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  • Mikelle Drew

28 Days of Black Fashion History: Byron Lars


Some have called his clothes ‘quirky, yet classic’. Jeffrey Banks called him ‘the African American Christian Francis Roth’. And while adapting menswear into fabulous, fashionable and impeccably cut garments, Byron Lars likes to refer to his sportswear as ‘twisted American classics’.


Born in Oakland and raised in El Cerrito, California, Byron was on the path to becoming an architect when he was introduced to sewing in the 10th grade. He began designing his classmates’ gowns, delighting in the joy it gave him to see them so excited and happy.


After graduation, he completed a two year fashion program at Brooks Fashion Institute of Technology in Long Beach, California and later enrolled at Fashion Institute of Technology in New York City. While there, he represented the US at the International Concours des Jeunes Createurs de Mode in Paris in 1986. He also won the first annual Texitalian contest for fashion design students, held by the school and the Italian Trade Commission in 1987.


After leaving FIT, Lars was a freelance pattern maker and illustrator. Then, in 1991, he showed his first collection which received rave reviews. Though he’d already been a closely watched design newcomer in New York for several years, Lars’ career took off with his Fall 1992 second collection. Lynn Manulis, president of Martha International, said in an interview with Essence magazine (September, 1992) that his collection was the ‘best and most original collection that happened during the entire fashion week.’ That year, he added Bloomingdale’s and Neiman Marcus to his client list along with other high end retailers, prompting Women’s Wear Daily to name him their ‘Rookie of the Year’.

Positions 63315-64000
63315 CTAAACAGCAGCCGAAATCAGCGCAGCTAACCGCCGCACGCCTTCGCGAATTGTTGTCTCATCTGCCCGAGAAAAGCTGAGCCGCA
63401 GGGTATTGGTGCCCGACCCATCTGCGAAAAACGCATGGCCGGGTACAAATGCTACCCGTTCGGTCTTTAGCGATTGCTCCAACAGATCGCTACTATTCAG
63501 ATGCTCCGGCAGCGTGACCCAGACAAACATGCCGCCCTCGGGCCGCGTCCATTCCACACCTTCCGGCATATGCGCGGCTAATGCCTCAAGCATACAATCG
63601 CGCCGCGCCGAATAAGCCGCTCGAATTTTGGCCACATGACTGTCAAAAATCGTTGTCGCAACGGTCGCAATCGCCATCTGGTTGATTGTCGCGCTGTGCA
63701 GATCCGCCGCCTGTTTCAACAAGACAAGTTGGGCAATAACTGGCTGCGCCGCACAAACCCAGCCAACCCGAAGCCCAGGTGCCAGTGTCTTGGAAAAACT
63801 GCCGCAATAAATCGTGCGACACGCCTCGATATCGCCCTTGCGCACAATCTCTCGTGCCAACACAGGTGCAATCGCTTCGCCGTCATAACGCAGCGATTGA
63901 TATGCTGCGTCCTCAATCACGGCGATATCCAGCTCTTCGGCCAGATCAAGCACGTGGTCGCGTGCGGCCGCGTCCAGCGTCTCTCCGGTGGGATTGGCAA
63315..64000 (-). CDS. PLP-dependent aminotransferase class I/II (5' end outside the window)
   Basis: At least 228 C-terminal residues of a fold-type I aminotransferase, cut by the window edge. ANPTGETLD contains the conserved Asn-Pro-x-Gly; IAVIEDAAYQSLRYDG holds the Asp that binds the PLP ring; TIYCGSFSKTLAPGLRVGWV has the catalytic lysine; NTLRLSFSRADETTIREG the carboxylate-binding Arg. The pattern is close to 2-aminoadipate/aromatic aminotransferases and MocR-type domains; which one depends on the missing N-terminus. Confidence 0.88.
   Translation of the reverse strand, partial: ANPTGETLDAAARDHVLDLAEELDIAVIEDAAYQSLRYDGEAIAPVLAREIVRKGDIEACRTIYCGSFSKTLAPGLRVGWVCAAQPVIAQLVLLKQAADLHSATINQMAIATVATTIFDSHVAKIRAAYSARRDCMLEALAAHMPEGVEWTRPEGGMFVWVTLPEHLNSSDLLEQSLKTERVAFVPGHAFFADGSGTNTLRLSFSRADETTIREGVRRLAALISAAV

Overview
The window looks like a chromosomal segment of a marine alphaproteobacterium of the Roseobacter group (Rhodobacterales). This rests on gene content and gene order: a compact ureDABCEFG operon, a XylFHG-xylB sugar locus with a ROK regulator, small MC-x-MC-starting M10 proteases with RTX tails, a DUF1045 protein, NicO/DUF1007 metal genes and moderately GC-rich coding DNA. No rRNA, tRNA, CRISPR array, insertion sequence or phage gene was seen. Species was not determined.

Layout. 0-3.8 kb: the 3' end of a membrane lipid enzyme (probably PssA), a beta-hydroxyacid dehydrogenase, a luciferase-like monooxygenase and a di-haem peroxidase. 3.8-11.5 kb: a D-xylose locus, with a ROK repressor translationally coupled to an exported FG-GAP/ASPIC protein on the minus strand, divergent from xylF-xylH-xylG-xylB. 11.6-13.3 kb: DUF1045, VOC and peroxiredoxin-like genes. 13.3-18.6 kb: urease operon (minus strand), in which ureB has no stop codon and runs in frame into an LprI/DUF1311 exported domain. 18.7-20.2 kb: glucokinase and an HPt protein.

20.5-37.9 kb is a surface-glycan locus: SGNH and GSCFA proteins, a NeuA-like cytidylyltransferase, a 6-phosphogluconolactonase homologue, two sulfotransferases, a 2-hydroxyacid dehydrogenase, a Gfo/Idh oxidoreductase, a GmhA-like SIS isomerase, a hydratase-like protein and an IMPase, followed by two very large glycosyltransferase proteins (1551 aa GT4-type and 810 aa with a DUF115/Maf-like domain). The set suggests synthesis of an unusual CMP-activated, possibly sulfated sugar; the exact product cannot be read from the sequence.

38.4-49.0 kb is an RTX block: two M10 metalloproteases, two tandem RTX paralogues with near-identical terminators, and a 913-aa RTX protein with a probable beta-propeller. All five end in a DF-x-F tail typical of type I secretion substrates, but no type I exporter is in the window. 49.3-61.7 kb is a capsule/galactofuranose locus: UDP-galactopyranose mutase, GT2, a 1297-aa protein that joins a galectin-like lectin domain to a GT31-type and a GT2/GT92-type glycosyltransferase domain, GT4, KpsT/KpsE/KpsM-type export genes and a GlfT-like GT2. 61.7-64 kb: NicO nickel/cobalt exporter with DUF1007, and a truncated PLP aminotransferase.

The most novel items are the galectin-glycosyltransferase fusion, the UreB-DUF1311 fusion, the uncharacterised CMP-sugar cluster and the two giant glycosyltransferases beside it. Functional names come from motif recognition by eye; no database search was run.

Women’s Wear Daily, April 1991.


By 1995, his business had gotten so busy, he had signed his first licensing agreement with San Siro for his Shirttails collection. Unfortunately, the company began selling unauthorized product to outlets and discounters, a huge no-no when you’re selling to high end stores. He would later win a lawsuit against the company, but the damage to his brand had already been done, and he saw his business slowly decline. However, an opportunity to design for one of the most famous fashionistas in the world would help him bounce back.


One of the African American barbie dolls from Byron Lars’ collection.